Middlesex DA’s office clears Everett officer in January shooting

The following is a statement from The Middlesex District Attorney’s Office regarding an officer-involved shooting that occurred Jan 6 in Everett following a bank robbery and foot pursuit.

The Middlesex District Attorney’s Office and the Massachusetts State Police assigned to the Middlesex District Attorney’s Office have conducted an investigation into the facts and circumstances of a non-fatal shooting by an on-duty officer with a department-issued firearm that occurred on Jan. 6, 2011, on Revere Beach Parkway in Everett.

The investigation into the legal justification of the shooting by the officers included a thorough review of interviews of witnesses at the scene and the responding Somerville Police officers, photographs of and evidence gathered from the scene, ballistics and crime scene forensic information, police radio transmissions and 911 calls, medical information, and police reports and witness statements. That investigation revealed the following facts.

At approximately 2:15 p.m. on Thursday, Jan. 6, 2011, Everett Police Officer Thomas Leyne was on a routine patrol in a marked cruiser when he saw a male run across the Revere Beach Parkway and into the Century 21 Bank located at number 1763 on the parkway. Finding this behavior suspicious, the officer pulled into the bank parking lot, circled around the back of the building, and stopped near the exit. He decided to wait there and watch the bank entryway. Moments later, the same male the officer saw run into the bank came running out of it at a full sprint. He was later identified as Robert Giannino of Malden.

As Mr. Giannino ran back across Revere Beach Parkway, Officer Leyne activated his cruiser lights and siren and gave chase. He followed Mr. Giannino as he ran around a Valvoline auto repair shop across from the bank, where he stopped his cruiser and began a foot pursuit. As he got out of the cruiser, he saw that Mr. Giannino was carrying a square shaped bag by his side as he continued to run.  The officer drew his gun, yelled for Giannino to stop, and ran after him.

Mr. Giannino continued to run, heading in the direction of an adjacent Wendy’s restaurant. Once there, he jumped into the rear passenger’s side of an SUV that was backed into a parking space.  Officer Leyne ran around the front of the car and positioned himself at the driver’s side front wheel area, near the side mirror and within arms length of the vehicle. From his position he could see directly into the windshield and trained his gun on the driver, later identified as James Chase of Lynn. He yelled loudly and repeatedly at Mr. Chase, telling him not to move and to show his hands.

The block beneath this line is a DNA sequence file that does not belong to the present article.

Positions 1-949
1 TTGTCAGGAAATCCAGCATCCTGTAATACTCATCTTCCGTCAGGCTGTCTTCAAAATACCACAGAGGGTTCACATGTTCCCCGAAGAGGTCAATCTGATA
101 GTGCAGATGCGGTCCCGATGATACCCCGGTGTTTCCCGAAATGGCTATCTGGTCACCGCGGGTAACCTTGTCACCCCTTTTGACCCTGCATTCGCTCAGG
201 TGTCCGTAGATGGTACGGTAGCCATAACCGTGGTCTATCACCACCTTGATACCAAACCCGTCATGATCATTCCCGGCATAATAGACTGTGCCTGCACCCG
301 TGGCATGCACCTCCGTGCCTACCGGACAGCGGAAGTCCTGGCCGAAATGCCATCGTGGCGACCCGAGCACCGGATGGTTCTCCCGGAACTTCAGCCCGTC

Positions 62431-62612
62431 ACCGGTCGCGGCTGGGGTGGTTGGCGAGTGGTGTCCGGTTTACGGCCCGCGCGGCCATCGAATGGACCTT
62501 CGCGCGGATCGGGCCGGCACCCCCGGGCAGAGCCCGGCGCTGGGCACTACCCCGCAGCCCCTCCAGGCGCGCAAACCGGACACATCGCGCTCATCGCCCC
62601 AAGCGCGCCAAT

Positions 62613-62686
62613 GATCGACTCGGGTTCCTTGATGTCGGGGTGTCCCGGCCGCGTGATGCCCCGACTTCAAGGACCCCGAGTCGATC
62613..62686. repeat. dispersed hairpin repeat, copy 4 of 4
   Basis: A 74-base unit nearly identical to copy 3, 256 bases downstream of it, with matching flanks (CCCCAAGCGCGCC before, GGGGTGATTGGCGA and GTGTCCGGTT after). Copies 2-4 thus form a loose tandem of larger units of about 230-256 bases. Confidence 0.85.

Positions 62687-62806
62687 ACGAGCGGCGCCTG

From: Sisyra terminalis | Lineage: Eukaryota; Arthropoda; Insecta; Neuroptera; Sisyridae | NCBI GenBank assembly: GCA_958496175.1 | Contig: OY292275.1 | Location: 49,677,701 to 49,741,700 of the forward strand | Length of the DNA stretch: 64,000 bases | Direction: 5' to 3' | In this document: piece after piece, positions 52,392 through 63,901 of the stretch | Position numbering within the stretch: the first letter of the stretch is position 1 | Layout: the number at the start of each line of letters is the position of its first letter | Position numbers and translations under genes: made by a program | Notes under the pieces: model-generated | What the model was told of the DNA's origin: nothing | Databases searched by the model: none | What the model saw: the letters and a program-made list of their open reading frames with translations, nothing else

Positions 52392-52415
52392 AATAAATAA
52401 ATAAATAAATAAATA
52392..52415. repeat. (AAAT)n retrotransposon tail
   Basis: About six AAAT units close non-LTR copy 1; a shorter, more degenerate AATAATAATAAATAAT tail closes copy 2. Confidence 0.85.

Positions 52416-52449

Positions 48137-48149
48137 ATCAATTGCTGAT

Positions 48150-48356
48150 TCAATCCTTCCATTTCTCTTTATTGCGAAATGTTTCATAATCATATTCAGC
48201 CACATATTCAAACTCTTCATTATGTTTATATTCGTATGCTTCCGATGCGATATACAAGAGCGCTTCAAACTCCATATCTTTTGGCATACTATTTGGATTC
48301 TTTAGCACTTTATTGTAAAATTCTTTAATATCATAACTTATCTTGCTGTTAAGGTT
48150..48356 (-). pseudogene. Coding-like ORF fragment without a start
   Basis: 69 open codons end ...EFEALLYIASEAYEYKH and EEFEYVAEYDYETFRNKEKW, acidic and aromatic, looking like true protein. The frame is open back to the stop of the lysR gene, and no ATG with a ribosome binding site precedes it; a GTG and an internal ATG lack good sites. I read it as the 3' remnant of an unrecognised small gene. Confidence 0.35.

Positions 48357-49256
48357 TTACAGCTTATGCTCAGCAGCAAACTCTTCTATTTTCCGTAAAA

Ignoring the officer’s commands, Mr. Chase suddenly accelerated ahead. Believing he was about to be killed or seriously injured, Officer Leyne took one step back and fired a single round in Chase’s direction as the SUV peeled away with Mr. Giannino in the back seat. The officer briefly chased the vehicle on foot as it sped off. As he did so he was able to radio his station that shots had been fired and gave a description and the direction of flight of the SUV. Other officers, including state police, responded to the scene and began an investigation into the bank robbery and related police officer involved shooting. It is alleged that Mr. Giannino exited the vehicle prior to it arriving in Saugus, where it was later located by officers.

The injured driver, Mr. Chase, was transported to Massachusetts General Hospital, where he was treated and released. Both Mr. Chase and Mr. Giannino have since been charged as a result of the incident.

Upon a completion of this investigation and review of all available information, the conclusion of this office is that the actions of the officer in firing upon the SUV was justifiable under the law to effect the lawful objective of protecting the life of Officer Leyne from a show of deadly force. The actions of the SUV driver placed the life of the officer in imminent danger. The officer who discharged his firearm did so to save his own life and possibly the lives of others in the vicinity of the incident.

Having made our determination under the law regarding the legal justifiability of the shooting by the officer, we have, per protocol, referred the matter back to the Everett Police Department so that they can perform whatever internal administrative review of the incident they deem appropriate.

About Attorney John J. MacLaughlan

John MacLaughlan is Massachusetts licensed attorney as well as a Boston police officer. John is currently assigned to the Youth Violence Strike Force (Gang Unit). He is a graduate of the Massachusetts School of Law with a concentration in Labor Law. He holds a Master’s Degree in Criminal Justice from the University of Massachusetts at Lowell as well as a Bachelors Degree in Political Science from the University of Massachusetts at Amherst. John has taught Defensive Tactics, Firearms, Use of Force, Applied Patrol Procedures, and Police Response to Active Shooters to sworn police officers and police academy recruits. Prior to becoming a Boston Police Officer, John served for 9 years as a police officer in Lowell, where he was a member of the Police Dive Team and Patrol Rifle Team.
This entry was posted in Criminal Law & Procedure and tagged , , . Bookmark the permalink.

Leave a Reply

Fill in your details below or click an icon to log in:

WordPress.com Logo

You are commenting using your WordPress.com account. Log Out / Change )

Twitter picture

You are commenting using your Twitter account. Log Out / Change )

Facebook photo

You are commenting using your Facebook account. Log Out / Change )

Google+ photo

You are commenting using your Google+ account. Log Out / Change )

Connecting to %s